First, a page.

Patent Cooperation Treaty in Force in Mauritius since March 15

Patents play a vital role in fostering innovation, driving economic growth, and promoting technological advancements. Patents provide a strong foundation for economic growth, as they represent a contract between the inventors and society. By creating incentives for businesses and individuals to invest in research and development, inventors are encouraged to create novel products, processes, and technologies that have significant advantages to the whole society.

A patent, in a nutshell, is an intellectual property right that grants inventors exclusive rights to their inventions for a limited period enabling them to recoup their investments and reap the benefits of their inventions. In Mauritius, according to the Industrial Property Act 2019 and the Industrial Property Regulations 2022, the protection is granted for 20 years. By offering a temporary monopoly, patents incentivize inventors to disclose their inventions, sharing valuable knowledge that can contribute to the collective progress of society.

Against this background, on March 15, 2023, the Patent Cooperation Treaty (PCT) came into effect in Mauritius, making the island the 157th Contracting State of the PCT. Whilst patents are territoriality limited, and the granting of patents is under the control of national or regional patent offices, the 1970 PCT facilitates the process for inventors to file for patent protection in multiple jurisdictions through a single application. The PCT foresees an international phase, administered by the World Intellectual Property Organisation, which then liaises with the national offices for the granting of the patent (i.e. national phase).

With the PCT being in force in Mauritius since March 15, businesses and individuals in the island can now file for patent protection in 156 PCT Contracting States. According to the Industrial Property Regulations 2022, the lndustrial Property Office of Mauritius is the responsible entity to check and transmit international applications to the WIPO’s ­­International Bureau. Per the Industrial Property Regulations 2022 and Article 11 of the PCT, the international application requires the following:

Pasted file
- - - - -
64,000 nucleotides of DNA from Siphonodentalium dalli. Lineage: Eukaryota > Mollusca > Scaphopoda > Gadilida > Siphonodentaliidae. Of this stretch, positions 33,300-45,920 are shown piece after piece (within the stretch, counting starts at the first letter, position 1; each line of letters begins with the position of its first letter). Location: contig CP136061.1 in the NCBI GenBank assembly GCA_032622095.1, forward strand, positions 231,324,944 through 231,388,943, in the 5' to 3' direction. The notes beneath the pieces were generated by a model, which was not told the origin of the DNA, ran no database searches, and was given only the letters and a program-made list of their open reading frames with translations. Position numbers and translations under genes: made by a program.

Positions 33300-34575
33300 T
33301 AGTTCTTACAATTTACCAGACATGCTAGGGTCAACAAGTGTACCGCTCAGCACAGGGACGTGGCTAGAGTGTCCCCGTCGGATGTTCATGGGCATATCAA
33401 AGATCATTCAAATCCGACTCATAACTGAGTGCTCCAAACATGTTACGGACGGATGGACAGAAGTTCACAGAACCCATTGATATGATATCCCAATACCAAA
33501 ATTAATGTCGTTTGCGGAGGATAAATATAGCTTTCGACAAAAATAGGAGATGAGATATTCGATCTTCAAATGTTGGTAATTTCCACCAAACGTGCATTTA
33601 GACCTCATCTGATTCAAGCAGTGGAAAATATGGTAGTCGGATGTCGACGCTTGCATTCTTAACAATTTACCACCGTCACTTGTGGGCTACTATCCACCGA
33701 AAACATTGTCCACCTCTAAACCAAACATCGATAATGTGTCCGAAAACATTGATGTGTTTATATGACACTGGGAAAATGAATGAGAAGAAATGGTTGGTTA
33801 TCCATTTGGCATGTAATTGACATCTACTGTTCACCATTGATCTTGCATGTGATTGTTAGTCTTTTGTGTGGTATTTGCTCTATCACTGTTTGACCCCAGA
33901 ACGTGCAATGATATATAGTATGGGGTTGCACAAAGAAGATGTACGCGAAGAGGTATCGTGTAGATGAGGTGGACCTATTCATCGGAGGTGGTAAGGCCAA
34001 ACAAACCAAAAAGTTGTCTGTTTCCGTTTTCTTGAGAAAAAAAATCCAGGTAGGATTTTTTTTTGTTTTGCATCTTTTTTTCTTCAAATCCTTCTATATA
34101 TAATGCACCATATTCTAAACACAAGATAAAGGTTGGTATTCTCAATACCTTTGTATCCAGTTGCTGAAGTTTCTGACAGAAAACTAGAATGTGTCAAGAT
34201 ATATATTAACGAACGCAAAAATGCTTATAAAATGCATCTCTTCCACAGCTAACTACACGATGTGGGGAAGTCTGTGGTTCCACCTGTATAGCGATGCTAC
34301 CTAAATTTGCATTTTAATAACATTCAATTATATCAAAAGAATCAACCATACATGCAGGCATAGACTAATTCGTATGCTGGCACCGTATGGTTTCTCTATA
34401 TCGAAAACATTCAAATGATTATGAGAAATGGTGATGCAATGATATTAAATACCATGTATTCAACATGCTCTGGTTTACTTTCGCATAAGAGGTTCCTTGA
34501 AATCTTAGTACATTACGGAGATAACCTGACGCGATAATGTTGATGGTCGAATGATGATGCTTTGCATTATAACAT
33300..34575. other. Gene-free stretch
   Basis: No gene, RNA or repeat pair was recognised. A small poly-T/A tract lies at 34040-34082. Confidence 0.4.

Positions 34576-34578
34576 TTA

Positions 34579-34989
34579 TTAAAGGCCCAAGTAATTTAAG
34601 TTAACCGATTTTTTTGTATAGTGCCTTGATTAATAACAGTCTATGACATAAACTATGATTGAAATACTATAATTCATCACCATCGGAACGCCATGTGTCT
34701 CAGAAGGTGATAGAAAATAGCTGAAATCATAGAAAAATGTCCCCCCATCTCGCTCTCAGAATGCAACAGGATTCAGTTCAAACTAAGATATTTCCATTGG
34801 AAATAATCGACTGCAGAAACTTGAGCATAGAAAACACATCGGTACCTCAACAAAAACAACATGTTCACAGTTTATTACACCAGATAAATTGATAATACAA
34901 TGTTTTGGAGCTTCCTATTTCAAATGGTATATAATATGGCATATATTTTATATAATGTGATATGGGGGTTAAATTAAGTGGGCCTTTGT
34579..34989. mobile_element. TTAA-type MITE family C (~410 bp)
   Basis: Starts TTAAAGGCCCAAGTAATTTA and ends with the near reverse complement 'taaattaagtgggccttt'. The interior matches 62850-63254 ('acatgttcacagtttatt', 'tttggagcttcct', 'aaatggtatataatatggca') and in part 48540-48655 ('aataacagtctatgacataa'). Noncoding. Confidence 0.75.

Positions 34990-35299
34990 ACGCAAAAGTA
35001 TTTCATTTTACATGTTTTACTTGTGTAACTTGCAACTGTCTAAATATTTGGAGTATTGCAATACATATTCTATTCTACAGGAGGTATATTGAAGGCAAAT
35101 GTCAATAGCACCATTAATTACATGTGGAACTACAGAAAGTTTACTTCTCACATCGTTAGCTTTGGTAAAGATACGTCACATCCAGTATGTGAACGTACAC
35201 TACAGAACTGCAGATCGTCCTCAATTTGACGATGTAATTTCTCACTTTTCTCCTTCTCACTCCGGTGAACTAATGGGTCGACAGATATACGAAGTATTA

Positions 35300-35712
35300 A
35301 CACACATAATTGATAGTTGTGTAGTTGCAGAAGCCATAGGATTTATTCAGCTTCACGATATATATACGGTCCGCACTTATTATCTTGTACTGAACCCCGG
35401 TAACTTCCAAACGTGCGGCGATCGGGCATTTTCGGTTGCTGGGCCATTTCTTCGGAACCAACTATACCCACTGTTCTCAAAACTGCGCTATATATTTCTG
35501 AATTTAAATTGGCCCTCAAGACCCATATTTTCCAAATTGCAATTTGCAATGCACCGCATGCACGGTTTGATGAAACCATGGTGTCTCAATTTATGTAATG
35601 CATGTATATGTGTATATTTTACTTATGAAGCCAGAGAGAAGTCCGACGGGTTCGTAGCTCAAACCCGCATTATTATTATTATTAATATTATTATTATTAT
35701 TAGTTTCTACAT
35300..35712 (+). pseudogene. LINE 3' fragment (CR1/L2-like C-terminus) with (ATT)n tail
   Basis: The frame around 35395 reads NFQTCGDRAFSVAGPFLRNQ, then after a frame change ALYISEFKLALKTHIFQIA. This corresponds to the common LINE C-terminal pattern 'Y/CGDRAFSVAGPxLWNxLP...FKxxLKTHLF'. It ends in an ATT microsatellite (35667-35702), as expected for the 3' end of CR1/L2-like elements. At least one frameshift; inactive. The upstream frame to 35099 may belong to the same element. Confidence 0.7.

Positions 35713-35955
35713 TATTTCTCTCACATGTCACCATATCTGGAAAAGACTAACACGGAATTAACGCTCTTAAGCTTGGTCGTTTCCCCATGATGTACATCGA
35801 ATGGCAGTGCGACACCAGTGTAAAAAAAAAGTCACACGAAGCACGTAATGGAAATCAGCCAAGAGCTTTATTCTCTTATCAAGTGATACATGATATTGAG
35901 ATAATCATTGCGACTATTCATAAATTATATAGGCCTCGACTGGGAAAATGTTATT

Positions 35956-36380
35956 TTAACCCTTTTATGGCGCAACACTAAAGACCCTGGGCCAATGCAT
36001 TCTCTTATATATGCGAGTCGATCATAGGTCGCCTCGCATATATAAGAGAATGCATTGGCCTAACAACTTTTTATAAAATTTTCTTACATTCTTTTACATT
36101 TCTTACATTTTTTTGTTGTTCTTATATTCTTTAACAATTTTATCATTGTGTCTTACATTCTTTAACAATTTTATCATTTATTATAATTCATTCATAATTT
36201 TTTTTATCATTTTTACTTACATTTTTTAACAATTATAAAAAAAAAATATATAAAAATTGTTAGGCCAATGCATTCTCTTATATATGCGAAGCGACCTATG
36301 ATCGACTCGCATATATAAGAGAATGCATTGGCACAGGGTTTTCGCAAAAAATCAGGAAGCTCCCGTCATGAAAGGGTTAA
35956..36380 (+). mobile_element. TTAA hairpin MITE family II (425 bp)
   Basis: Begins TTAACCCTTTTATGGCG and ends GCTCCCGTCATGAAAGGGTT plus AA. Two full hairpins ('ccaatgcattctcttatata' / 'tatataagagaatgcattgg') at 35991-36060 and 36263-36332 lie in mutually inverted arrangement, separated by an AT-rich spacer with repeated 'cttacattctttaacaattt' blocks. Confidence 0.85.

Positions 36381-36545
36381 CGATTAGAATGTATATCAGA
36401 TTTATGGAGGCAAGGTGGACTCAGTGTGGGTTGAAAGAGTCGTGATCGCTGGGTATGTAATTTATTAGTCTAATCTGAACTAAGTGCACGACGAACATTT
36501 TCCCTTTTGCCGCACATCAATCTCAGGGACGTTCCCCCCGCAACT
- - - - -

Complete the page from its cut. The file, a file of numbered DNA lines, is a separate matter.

i) specification of the fact that the application is an international application;

ii) designation of at least one PCT Contracting State;

iii) name, address, and nationality of the applicant;

iv) a description of the patent;

v) the identification of the claim or claims.

The international application should be filed in the application form provided by the International Bureau and should be submitted in three copies. The description claims and abstract can be submitted in any language. However, in the case of applications filed in languages other than any of the languages accepted by the International Searching Authority designated by the Director, the applicant is required to file a translation of the documents in an approved language within one month from the date the application is filed.t

Figure 1: Overview of the PCT System

Source: WIPO

Per Industrial Property Regulations 2022 and the PCT fee tables as of April 2023, the fees that the applicant needs to pay as are follows:

The international filing fee and the search fee are collected by the local office on behalf of the International Bureau and the International Searching Authority. In case the fees above are not paid in full by the required time limit, the local receiving office will send a reminder to the applicant to pay the amount required to cover the fees together with a late payment fee as applicable within a time limit of one month. In case of non-payment after one month, the receiving office will declare that the international application is considered withdrawn (Rule 16 bis of the Regulations).

Upon receipt of the application, the Director of the Industrial Property office needs to ascertain that the application meets the requirements below: